The Devil Music Ensemble provided the score for the silent, 1920 version of Dr. Jekyll and Mr. Hyde at the Ambler Theater for an enraptured crowd Sunday, Nov. 2. The trio of Brendon Wood (guitar), Jonah Rapino (electric violin, vibraphone, and synthesizer), and Tim Nylander (drums, xylophone, keyboard) has previously toured
Dr. Jekyll and Mr. Hyde’s story is already well-known, but here’s a basic plot outline: Dr. Jekyll (played by John Barrymore) is a devout man, with his love divided between his fiancé, Millicent (Martha Mansfield), and his clinic for the poor. On the side, though, the good doctor is working on a serum to separate his good and bad intentions – his theory being that by separating his good half from his bad actions, he can save his soul. Obviously, the doc has never heard of a simple Roman Catholic confession. The potion works, but not the way Dr. Jekyll intended. He’s freed from his less-than-modest desires, but all those evil thoughts manifest themselves in a second personality, Mr. Hyde. The two duel for control of their body, leaving the townsfolk fairly flustered and victimized.
The Devil Music Ensemble’s score served to do two things for the film: Accentuate the tense scenes and move along the duller ones. While the film is only about 80 minutes long, it moves pretty slowly at first, utilizing pantomimed scenes to establish character depth and just a smidgen of plot. There are plenty of shots of
Wood is clearly a My Bloody Valentine fan, utilizing all sorts of effects to create a swirling atmosphere for the score. While Nylander kept time and Rapino kept the drama high, Wood painted a haunting aura similar to MBV guitarist Kevin Shield’s work with Patti Smith for the pair’s
Not that the film wasn’t haunting by itself. The reel hasn’t aged well, as many shots are faded, overexposed, and there are a few frames missing here and there. But Barrymore is truly disturbing in his twin roles. He showcases the utmost longing and anguish as the troubled doctor, but it’s his Hyde that really makes the film work. There are no special effects in the original transformation scene until the very end – it’s purely Barrymore writhing, utilizing an array of facial expressions to let the audience know exactly when he is Dr. Jekyll and exactly when he is Mr. Hyde. Later, the film incorporates make-up and lap dissolves to make the effect more profound, but they’re not really all that necessary. By taking on a slouch and craning his head at a different angle, Barrymore becomes a monster all on his own.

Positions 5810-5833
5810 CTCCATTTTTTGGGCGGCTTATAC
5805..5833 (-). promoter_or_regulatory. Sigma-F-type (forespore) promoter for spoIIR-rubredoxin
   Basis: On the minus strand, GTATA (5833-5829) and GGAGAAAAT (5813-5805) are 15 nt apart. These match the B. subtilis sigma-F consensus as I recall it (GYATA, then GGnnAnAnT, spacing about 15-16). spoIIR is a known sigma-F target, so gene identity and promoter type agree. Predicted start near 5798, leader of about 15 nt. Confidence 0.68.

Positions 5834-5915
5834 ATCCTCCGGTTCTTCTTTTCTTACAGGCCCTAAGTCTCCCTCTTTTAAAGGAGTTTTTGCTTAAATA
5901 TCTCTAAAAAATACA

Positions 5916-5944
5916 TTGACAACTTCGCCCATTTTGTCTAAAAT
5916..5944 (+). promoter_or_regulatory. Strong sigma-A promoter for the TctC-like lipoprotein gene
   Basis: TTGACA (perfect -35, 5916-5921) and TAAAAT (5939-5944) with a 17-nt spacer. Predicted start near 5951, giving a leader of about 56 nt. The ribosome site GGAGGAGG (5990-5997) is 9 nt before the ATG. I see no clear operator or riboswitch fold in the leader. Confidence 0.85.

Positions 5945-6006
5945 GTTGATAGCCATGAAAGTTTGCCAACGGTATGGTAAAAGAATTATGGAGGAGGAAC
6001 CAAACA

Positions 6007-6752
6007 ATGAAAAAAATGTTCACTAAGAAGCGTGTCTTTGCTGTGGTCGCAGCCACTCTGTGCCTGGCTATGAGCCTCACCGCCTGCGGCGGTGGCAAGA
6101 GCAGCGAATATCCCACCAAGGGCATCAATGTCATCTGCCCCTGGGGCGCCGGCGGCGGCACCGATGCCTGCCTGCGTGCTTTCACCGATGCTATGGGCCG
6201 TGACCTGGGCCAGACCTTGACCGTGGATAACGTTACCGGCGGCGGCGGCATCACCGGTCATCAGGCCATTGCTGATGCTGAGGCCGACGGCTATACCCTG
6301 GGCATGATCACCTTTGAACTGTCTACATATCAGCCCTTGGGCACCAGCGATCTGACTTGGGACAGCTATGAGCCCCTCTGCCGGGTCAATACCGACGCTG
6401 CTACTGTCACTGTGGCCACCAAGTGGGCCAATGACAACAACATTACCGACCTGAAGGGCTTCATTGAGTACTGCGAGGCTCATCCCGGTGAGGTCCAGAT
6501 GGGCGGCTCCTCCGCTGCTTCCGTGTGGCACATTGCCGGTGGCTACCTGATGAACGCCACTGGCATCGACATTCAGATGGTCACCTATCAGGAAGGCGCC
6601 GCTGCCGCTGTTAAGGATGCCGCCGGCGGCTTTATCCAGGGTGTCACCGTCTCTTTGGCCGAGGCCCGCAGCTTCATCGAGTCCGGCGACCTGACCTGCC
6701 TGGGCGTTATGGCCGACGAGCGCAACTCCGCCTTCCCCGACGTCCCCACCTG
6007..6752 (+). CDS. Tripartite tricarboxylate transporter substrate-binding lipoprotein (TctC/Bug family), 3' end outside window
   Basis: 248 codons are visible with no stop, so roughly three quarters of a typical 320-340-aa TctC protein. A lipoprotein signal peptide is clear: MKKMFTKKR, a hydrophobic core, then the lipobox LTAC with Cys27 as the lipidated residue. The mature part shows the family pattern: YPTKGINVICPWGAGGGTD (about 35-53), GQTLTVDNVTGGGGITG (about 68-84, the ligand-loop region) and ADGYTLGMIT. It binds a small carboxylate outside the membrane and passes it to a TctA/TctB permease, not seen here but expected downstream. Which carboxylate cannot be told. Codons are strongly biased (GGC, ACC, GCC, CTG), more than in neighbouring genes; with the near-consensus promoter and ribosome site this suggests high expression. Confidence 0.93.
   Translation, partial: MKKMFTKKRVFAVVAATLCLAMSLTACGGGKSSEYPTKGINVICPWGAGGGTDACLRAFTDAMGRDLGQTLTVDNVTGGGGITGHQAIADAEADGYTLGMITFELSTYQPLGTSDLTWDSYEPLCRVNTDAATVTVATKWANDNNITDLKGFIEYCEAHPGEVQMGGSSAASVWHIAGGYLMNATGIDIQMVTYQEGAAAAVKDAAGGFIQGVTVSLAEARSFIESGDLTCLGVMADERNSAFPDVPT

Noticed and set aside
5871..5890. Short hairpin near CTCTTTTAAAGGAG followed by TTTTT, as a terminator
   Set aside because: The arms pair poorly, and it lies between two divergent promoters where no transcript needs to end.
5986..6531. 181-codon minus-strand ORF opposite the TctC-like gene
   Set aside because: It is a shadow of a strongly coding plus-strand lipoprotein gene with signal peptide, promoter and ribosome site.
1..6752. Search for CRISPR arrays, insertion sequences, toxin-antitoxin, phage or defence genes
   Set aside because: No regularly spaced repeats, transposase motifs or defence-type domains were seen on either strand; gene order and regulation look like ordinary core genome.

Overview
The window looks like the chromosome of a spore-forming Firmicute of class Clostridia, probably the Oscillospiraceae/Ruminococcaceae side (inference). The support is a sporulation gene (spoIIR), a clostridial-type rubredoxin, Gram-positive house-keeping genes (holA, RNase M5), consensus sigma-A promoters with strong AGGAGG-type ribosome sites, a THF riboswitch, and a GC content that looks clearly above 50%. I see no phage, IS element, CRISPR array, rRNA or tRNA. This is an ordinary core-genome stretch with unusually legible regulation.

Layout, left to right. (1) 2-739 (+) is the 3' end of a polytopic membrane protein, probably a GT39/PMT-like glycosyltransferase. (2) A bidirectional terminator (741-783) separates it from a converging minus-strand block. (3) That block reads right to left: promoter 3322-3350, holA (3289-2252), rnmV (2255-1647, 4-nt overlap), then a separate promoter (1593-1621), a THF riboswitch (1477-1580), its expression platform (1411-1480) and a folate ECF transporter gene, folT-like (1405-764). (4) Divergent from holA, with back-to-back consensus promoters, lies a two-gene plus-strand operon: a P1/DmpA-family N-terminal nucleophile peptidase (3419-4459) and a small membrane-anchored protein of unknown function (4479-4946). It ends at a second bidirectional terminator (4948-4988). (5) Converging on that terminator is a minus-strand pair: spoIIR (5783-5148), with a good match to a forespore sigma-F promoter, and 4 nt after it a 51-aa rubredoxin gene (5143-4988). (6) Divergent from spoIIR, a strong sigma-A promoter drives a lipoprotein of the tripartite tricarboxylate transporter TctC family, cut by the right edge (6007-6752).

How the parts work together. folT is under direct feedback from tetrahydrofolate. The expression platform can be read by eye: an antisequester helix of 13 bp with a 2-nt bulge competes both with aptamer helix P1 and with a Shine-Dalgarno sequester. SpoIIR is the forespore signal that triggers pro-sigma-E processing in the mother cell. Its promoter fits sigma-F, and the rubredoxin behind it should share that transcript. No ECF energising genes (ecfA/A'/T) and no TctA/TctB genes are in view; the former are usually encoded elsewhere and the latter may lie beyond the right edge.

Due to strict censorship, violence is doled out sparingly in the film; Hyde only hits two people near the film’s end. But while murder was too gruesome to show on screen – a single block of text informs the audience that Hyde has even committed any violent crimes prior to the ending – sexual harassment apparently was A-OK at the time. To this end, Barrymore’s Hyde exists mostly as a sexual predator, violating Nita Naldi’s character with his long, creepy fingers, baboon-like face, and crazed eyes. He brutalizes her in public, even kicking her out on the streets once he has finished pouring his lust into her.
After the film ended, the band was greeted with much applause from the crowd. Dr. Jekyll and Mr. Hyde, coupled with The Devil Music Ensemble’s score, is not a gruesome, shocking horror film. But it is a disturbing one. The way Wood’s pick scraped against his reverb-laden guitar as Dr. Jekyll drank that fateful potion, or that Barrymore conveyed pure animal sexual desire, created a haunting portrayal. It’s tempting to compare the film to some sort of violent rape, with the doctor’s transformative serum taking the place of alcohol. The Devil Music Ensemble truly honored and renewed the horror people experienced when they saw Dr. Jekyll and Mr. Hyde for the first time 88 years ago.